ED HUSIC: I think you go with your common sense. And the common sense is you've got big gas companies that control the market effectively saying that a reasonable price is a dangerous precedent. And most people out there, your viewers, would be scratching their heads going "What is dangerous about a reasonable price?" We've had a lot of these producers make eye-watering profits. And what we're saying to them is, "Can we just get the balance right here in the national economic interest? You will still make your profit, you will still be able to make your investments," but it's not just about gas company profits, it's about the profits of many other businesses in the economy who can keep their doors open, keep jobs, and that we also protect households in the process. As a government, Lisa, we need to get that balance right. That's what governments are there for - to step in when markets behave in a very dysfunctional way, as we have seen, based off the evidence of the ACCC that has watched this for a while and said, "look, this is getting worse, not better."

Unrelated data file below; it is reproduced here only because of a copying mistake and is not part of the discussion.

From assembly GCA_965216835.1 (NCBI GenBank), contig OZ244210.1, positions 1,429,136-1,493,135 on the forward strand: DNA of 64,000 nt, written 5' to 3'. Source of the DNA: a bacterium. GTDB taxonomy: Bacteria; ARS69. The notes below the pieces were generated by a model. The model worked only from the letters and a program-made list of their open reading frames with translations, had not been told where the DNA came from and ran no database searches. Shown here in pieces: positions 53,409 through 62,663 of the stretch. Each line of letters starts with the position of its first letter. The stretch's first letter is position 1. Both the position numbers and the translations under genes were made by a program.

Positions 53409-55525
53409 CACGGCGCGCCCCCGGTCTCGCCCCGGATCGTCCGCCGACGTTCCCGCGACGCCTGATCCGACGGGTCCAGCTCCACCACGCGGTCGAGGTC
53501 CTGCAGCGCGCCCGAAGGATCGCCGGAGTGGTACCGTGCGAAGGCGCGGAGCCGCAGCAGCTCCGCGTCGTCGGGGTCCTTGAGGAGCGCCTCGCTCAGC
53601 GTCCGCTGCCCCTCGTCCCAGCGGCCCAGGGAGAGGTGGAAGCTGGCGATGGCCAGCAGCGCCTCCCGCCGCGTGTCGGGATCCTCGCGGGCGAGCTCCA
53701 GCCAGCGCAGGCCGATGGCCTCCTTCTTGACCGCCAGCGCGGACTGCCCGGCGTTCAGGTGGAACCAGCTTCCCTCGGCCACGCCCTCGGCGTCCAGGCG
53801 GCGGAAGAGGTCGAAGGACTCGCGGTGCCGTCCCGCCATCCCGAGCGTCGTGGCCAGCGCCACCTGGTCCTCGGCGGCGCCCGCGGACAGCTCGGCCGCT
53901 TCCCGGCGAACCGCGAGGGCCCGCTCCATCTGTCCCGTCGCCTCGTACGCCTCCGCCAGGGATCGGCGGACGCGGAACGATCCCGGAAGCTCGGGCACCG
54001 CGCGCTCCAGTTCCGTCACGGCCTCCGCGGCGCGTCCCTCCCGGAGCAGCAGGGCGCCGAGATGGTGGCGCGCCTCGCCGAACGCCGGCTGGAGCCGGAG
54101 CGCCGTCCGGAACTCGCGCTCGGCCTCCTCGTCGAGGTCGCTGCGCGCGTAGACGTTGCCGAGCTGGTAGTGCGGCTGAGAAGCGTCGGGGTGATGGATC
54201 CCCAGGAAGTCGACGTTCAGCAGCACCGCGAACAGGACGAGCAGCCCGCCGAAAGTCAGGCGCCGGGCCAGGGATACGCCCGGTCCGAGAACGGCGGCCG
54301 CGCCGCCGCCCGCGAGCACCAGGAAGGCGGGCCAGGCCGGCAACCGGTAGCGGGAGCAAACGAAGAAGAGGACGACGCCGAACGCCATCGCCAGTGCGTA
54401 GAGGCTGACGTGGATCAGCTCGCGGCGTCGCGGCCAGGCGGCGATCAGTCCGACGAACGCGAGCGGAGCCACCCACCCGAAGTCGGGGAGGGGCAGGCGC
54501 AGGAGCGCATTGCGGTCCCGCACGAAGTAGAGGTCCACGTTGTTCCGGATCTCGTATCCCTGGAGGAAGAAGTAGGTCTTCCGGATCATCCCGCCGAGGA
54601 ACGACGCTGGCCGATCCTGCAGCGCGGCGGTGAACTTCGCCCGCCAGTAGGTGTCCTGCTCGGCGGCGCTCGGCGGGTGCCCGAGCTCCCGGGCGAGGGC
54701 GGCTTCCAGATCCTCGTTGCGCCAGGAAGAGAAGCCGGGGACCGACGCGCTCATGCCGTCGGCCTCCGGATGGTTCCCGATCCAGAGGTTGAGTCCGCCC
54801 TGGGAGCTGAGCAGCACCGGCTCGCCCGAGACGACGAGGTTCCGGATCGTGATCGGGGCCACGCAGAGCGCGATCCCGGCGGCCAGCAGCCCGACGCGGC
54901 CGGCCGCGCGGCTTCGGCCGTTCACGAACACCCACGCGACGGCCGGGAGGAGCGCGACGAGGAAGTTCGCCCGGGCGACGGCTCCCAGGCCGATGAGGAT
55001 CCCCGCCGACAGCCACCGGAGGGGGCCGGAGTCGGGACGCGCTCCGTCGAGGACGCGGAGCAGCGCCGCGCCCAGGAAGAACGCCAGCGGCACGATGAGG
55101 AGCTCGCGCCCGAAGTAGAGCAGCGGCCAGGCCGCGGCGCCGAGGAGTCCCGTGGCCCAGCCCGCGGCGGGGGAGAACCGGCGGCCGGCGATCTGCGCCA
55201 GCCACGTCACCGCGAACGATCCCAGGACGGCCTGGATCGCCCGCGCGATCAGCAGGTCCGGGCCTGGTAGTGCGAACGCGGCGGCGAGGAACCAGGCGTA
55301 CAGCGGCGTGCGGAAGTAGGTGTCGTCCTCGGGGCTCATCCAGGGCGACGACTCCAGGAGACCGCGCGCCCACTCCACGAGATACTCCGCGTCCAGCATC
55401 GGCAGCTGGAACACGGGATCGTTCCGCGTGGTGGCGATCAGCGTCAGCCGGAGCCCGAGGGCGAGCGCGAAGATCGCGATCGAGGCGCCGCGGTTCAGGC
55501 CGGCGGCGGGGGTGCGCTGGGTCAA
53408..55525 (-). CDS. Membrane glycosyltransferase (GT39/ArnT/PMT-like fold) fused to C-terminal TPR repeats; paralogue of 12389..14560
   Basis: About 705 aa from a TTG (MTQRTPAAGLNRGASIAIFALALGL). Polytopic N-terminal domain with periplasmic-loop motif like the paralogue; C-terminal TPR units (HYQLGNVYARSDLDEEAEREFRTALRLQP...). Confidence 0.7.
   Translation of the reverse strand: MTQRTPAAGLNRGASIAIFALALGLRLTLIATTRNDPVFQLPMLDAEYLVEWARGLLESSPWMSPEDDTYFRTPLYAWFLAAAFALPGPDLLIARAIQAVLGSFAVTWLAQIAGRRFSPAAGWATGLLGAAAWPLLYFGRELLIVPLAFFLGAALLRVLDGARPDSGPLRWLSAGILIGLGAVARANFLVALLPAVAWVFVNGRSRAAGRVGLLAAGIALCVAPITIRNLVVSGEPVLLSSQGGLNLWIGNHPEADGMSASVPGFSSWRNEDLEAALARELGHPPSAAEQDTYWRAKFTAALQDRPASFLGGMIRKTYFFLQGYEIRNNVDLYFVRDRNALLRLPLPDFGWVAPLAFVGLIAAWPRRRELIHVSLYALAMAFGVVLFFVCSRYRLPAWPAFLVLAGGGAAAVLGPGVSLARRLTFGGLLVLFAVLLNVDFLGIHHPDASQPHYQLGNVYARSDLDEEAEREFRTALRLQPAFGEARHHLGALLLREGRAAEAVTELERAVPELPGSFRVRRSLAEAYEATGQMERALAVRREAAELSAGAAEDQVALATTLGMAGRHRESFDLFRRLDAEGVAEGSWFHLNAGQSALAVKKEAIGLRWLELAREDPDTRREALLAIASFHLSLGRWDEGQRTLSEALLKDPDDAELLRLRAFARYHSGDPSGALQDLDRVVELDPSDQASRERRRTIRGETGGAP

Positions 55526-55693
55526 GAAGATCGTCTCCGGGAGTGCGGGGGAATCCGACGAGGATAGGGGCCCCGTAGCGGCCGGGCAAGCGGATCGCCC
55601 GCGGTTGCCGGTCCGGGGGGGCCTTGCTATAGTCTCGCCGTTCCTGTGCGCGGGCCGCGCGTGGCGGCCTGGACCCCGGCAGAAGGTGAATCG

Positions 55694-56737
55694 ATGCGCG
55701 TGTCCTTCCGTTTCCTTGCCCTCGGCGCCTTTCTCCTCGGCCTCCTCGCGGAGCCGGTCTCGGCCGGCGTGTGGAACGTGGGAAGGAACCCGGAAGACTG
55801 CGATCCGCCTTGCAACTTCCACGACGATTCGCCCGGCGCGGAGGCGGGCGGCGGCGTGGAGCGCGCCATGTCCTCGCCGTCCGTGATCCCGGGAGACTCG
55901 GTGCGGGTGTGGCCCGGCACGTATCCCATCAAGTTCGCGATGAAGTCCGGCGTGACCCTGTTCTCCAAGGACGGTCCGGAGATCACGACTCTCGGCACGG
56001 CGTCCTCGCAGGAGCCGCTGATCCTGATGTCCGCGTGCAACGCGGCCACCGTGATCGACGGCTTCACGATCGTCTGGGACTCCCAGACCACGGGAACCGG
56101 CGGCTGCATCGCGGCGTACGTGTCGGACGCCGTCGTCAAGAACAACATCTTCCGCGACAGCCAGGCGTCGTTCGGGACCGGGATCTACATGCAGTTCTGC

LISA MILLAR: Are you worried at all that you might see a pretty heavy political campaign, a mining industry style campaign against you, that this could be costly for the government politically? 

ED HUSIC: I come back to this point, Lisa, we are doing what's right in the national economic interest. There is give and take to get the balance right, and you've asked me before, some manufacturers will appreciate the cap is in place, and others will say it's too high. Gas producers will say "This is all too low, our pricing's too low, or this cap is setting the price too low, and that this isn't right." We've got to be able to moderate expectations and do what's right, come together as a country to do what is right for the nation's economic interest. The Parliament gets this. Well, the bulk of the Parliament gets this. The only people in Parliament who think that pensioners should prop up the profits of gas companies is the Liberal and National Parties who want to vote against this Bill and want to vote against protecting households, protecting businesses and protecting jobs. It's just extraordinary. 

LISA MILLAR: Ed Husic, thanks for your time this morning, we'll leave it there. 

ED HUSIC: Thank you, Lisa.